Around this time last year, Winny Brodt-Brown served as one of the coaches for the 2018 NWHL All-Star Game in St. Paul, Minnesota. The skills competition and the game were the first of many sellout crowds packed in to watch NWHL hockey at TRIA Rink. Today, Brodt-Brown is still playing elite hockey 10 days away from her 41st birthday. She and the team her family founded are 10-4-0 in their first NWHL season. I caught up with Whitecaps captain last month in Boston.
Erica L. Ayala: You and your family have been with the Whitecaps organization since its inception. And how did the Whitecaps get started? Let’s get a little bit of the history.
Winny Brodt-Brown: Yeah, a little background to why it started about 14 years ago was I was graduating from college and still playing with the U.S. National Team and training and trying to make a U.S. team and there was really no outlet to play. So, my dad and Dwayne Schmidgal all who also had a daughter Jenny Schmidgal at the time who is now Jenny Potter. We had graduated and they were like OK let’s start a team because you guys need competitive hockey to continue your training and being able to play at the top level. So that’s how the Minnesota Whitecaps were formed.
ELA: The Minnesota Whitecaps have of course been a part of multiple different women’s leagues but spent a bulk of time kind of being a barnstorming team. So what were those years like, trying to find games to play to, as you said, keep options open for Olympians?
WBB: Yeah the Whitecaps have gone through a lot different phases and we’re still here which is awesome because of my dad and everything that he’s done and trailblazed to get it here in. Back in the day, we were in the Western Women’s Hockey League which was really exciting really fun. We played [for] the Clarkson Cup, won that. And then after that the Western Women’s Hockey League disbanded, we didn’t have a league to play in for numerous years. We just got a lot of the college teams to support us which was huge because that’s how we were able to keep going. I think all those college coaches understand, they had all those female athletes and they think that we have an opportunity and we should have an opportunity to keep playing. So they were probably also a big reason for why our team was able to stay alive.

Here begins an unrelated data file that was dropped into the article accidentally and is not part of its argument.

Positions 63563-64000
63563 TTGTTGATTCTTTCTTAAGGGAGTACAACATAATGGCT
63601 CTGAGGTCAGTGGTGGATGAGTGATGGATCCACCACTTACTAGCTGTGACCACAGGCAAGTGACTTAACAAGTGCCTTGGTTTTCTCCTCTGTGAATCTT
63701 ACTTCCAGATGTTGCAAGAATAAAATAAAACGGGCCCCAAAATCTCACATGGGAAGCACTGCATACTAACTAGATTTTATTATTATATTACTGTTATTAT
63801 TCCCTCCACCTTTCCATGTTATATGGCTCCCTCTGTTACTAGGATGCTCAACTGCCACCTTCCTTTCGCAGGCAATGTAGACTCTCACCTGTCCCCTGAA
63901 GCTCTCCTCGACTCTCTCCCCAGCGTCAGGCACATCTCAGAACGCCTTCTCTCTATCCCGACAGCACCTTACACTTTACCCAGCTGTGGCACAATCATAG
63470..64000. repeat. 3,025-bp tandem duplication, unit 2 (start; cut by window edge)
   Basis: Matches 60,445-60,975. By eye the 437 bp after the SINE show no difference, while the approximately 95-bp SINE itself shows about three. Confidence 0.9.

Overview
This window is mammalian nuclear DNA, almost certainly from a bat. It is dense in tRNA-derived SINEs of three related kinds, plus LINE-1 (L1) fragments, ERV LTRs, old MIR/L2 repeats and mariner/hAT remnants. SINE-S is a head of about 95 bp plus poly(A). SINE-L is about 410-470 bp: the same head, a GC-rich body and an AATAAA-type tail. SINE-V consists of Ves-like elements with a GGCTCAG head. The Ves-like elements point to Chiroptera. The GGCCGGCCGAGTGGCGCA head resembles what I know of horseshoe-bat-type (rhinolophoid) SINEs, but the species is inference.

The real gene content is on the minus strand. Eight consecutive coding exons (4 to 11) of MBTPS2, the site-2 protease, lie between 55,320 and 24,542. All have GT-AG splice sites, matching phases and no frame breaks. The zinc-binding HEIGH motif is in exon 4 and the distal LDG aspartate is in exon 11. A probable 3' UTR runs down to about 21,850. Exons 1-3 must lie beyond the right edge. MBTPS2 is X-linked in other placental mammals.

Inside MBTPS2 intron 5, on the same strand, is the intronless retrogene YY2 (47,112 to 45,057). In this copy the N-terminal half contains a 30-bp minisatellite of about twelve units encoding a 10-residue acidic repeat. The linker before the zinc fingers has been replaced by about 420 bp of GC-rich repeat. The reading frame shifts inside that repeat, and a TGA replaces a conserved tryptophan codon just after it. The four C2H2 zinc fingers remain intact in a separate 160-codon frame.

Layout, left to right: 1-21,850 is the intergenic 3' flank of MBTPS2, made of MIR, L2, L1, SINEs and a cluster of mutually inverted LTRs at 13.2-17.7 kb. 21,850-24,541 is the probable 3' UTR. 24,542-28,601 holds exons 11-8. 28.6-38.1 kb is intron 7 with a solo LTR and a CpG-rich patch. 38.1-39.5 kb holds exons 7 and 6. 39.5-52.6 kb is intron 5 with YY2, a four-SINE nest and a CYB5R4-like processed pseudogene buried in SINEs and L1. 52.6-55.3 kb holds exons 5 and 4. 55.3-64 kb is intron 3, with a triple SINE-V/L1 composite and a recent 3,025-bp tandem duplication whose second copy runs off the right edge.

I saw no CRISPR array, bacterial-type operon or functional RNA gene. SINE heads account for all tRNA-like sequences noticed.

ELA: Which is amazing in and of itself. As you see women’s leagues in all sports really struggle and go through multiple different iterations, here where the Whitecaps, surviving it all to still being an option for women to play after college and maybe even to fine tune as they’re looking to make a national team. And now you’ve found a home with the National Women’s Hockey League. Talk a little bit about what it took to really keep the Whitecaps franchise alive throughout those times?
WBB: I think what really kept it alive is just the passion in Minnesota from all the players that had grown up playing in Minnesota. Watching the players go through the college ranks all over the U.S. and the opportunity that those girls had gotten and when the girls finished, they still want to play. So with the Whitecaps being there, we always had enough players to form teams — which is you need players to play hockey (laughs). So we definitely had enough and we were able to just keep those players passion going and giving them a place to play.
ELA: Here we are now. Not only are the Whitecaps settled in the NWHL, but also doing a pretty good job. You went undefeated for a six-game stretch and go up against the Boston Pride in what was an amazing battle today, a five-to-four result in favor of Boston. These are teams, throw the Buffalo Beauts in the mix, that are really looking for that number one spot heading into the playoffs. Your thoughts about remembering what it took being there from the beginning and now seeing how this team is thriving in a new league?
WBB: Yeah. And this league has been just great for women’s hockey in general because you have the you know top teams Boston and Buffalo and in any game that you dropped the puck anyone could win. And that’s what you want, and that’s what the fans want and that’s what the sport is. It’s very competitive and it’s just going to get better and better as the years come.
ELA: You’re back on the ice tomorrow afternoon. What would you like to see from your team with that quick turnaround?
WBB: I think we just have to you know start out strong and like our coaches were saying we got to play three periods. Our team has kind of struggled the last month with putting out three periods. But when we put three periods out, we do really well. It just looks like in today’s game we didn’t come out to play in that first period and put us down. We battled back which is a huge huge thing for our team, and scored [late] goals. That’s what we need to do and now we just gotta pull it together and play three good periods against Connecticut tomorrow.
Note: The Whitecaps went on to defeat Connecticut 4-1 to begin a three-game winning streak at the All-Star break.